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Re: [John_Lit] u/v substitution

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  • Bob Schacht
    ... Happy New Year to everyone! In Hebrew, is there also a similar substitution? Or perhaps substitution is not the right word. Isn t the WAW also transcribed
    Message 1 of 6 , Jan 2, 2004
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      At 08:44 PM 1/1/2004 +0000, John E Staton wrote:
      >... Actually, the substitution of "u" with "f" or "v" is seen also in Russian.

      Happy New Year to everyone!

      In Hebrew, is there also a similar substitution? Or perhaps substitution is
      not the right word. Isn't the WAW also transcribed VAV so that I have seen
      Yahweh transliterated both as YHWH and YHVH-- and isn't this part of the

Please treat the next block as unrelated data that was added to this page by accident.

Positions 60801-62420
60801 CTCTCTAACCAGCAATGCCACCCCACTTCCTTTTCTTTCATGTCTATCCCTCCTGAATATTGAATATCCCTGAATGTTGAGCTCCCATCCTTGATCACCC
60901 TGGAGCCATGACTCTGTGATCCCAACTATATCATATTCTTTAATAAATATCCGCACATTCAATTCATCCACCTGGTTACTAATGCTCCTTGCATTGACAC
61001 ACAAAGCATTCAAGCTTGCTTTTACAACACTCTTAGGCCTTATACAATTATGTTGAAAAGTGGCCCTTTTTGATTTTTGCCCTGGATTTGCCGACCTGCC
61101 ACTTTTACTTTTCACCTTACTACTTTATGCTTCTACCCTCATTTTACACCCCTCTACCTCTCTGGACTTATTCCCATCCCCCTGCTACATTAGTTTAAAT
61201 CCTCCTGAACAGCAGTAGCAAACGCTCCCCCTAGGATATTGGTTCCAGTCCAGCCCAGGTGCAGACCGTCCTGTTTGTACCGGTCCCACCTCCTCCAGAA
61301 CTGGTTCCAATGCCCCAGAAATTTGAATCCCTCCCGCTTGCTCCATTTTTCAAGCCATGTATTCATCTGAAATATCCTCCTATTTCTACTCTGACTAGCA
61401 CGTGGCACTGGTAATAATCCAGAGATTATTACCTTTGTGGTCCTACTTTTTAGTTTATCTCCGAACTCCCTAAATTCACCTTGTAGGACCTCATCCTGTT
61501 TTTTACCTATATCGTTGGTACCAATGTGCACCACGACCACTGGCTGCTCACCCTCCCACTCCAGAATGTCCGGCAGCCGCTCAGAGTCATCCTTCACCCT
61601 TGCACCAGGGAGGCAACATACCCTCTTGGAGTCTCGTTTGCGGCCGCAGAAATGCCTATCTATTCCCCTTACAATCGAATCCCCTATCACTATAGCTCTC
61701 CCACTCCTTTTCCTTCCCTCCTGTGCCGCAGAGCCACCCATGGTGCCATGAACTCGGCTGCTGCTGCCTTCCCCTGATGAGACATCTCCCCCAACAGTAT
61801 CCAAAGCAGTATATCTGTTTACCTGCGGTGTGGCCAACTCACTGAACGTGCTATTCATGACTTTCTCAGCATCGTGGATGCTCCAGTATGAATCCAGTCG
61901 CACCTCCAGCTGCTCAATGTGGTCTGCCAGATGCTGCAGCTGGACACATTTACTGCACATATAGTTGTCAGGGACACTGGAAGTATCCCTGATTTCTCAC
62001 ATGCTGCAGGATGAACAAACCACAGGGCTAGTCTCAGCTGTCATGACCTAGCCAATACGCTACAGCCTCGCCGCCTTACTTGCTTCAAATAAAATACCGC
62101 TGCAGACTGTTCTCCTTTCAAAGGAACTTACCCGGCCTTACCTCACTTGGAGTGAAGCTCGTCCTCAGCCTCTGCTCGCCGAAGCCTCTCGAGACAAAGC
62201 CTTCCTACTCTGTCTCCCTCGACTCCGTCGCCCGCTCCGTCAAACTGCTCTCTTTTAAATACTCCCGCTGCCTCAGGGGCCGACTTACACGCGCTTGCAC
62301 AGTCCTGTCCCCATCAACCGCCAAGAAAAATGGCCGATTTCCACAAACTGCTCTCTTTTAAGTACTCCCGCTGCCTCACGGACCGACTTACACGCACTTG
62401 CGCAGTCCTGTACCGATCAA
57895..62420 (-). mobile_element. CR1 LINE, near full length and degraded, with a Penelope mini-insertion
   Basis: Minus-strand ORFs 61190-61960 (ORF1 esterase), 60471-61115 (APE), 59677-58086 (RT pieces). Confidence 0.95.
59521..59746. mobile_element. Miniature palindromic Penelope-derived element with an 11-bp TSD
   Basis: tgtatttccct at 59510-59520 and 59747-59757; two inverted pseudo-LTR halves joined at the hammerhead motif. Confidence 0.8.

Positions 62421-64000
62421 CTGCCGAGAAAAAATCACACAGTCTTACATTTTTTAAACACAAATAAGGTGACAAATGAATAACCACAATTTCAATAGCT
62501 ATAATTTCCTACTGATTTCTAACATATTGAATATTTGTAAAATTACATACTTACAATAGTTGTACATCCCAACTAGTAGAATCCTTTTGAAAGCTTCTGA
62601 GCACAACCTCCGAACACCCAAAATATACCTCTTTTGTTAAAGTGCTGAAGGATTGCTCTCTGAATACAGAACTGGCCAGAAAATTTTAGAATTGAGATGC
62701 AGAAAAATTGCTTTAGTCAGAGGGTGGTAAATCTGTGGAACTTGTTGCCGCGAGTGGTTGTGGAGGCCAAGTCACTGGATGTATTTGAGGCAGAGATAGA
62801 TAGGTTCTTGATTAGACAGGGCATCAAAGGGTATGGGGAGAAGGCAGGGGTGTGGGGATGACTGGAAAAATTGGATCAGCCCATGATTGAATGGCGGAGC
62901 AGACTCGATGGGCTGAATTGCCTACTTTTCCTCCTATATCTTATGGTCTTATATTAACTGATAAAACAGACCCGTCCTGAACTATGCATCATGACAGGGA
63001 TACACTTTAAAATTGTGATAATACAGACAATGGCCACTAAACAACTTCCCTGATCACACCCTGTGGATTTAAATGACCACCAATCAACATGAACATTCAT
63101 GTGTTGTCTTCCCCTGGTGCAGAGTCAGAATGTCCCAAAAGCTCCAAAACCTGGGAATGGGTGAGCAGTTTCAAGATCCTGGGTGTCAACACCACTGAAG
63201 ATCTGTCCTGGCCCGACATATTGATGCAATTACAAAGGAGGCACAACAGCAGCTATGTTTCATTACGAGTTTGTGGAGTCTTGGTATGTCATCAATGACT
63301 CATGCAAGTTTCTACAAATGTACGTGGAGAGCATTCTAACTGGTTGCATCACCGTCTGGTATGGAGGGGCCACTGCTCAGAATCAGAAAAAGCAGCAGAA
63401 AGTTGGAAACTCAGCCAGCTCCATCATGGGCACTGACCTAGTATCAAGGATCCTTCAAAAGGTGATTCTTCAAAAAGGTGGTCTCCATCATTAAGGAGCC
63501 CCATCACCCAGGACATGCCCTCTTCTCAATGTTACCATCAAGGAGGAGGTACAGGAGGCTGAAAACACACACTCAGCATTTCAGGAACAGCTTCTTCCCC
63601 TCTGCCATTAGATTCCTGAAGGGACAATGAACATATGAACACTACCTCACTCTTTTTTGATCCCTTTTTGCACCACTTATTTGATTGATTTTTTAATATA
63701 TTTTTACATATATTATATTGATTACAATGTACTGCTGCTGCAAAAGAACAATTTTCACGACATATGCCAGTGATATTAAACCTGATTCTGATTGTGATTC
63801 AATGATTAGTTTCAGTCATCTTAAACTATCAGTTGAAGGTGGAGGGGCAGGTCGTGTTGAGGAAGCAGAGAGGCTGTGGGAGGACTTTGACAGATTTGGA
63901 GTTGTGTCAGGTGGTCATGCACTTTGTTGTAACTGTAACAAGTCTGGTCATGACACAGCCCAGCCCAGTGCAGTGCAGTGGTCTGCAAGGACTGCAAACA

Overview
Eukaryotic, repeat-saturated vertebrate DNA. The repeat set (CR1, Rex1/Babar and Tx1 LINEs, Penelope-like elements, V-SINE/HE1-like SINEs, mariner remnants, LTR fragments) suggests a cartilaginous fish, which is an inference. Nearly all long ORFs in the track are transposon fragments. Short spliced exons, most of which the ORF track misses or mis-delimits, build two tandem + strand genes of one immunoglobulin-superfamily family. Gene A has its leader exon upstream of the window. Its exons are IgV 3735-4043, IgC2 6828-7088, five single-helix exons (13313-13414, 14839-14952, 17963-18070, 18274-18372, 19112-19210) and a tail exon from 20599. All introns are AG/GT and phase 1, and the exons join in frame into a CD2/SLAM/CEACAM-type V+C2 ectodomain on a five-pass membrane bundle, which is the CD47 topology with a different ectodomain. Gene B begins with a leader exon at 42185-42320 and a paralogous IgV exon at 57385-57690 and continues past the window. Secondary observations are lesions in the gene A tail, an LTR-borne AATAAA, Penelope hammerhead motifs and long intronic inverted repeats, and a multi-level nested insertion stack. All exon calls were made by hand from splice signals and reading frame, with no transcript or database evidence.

(mis)understanding involved in the KJV Jehovah? Actually, from my brief
      training in Arabic, one of the things I seem to remember is that it is not
      so much a matter of substitution as that the WAW is ambiguous, and that
      English makes a phonemic distinction that is not made in
      Hebrew/Aramaic/Arabic???

      If the above sentences are riddled with mistakes, I throw myself on the
      mercy of the court and plead only that I am traveling (currently in
      Michigan) and so my usual reference works are not available.

      Bob Schacht
    • big_mart_2003
      -- ... attempt to ... during ... Nay, not so. Horrocks and others have the modern pronunciation substantially in place by the second century BC. It surprised